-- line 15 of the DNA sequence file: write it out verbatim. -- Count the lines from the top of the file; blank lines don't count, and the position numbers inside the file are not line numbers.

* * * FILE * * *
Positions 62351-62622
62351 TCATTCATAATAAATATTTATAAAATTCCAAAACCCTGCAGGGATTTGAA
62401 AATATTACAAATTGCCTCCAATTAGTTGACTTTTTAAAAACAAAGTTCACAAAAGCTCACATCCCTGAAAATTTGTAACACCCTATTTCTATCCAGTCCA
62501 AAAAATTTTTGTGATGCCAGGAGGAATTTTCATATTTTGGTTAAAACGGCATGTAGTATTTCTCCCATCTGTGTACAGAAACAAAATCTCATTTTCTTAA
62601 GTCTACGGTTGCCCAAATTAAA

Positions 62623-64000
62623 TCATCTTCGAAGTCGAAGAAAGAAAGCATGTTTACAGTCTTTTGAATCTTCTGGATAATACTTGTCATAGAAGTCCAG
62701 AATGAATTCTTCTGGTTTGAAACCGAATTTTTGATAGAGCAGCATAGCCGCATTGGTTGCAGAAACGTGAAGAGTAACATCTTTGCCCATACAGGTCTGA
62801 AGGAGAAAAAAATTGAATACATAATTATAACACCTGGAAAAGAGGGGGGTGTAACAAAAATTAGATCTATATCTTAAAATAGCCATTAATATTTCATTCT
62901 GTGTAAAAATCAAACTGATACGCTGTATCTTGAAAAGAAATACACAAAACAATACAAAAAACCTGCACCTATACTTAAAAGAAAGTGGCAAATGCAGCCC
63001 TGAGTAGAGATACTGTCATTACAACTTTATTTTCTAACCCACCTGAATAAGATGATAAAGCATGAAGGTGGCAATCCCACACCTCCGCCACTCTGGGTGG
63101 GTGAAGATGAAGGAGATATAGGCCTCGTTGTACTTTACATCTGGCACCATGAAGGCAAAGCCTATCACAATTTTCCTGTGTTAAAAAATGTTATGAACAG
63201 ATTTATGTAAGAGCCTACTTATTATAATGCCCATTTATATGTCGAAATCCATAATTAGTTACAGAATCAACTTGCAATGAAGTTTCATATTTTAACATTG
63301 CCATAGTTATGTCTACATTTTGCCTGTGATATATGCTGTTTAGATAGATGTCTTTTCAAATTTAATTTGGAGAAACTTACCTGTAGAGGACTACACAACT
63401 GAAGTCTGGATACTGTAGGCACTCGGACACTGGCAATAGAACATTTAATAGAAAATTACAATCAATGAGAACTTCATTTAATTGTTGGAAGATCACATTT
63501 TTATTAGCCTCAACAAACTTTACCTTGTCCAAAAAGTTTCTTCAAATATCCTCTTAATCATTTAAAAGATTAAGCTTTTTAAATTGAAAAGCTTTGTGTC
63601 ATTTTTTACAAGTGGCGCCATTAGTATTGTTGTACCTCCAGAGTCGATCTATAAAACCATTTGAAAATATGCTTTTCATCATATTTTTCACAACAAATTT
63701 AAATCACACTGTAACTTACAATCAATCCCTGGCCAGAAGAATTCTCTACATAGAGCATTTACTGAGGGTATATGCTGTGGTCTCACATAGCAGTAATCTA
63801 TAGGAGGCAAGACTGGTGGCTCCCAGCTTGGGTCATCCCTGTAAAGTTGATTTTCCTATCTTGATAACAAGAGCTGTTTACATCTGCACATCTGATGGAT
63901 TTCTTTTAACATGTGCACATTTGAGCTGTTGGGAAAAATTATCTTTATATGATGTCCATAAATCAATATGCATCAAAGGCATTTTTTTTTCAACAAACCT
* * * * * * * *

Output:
63401 GAAGTCTGGATACTGTAGGCACTCGGACACTGGCAATAGAACATTTAATAGAAAATTACAATCAATGAGAACTTCATTTAATTGTTGGAAGATCACATTT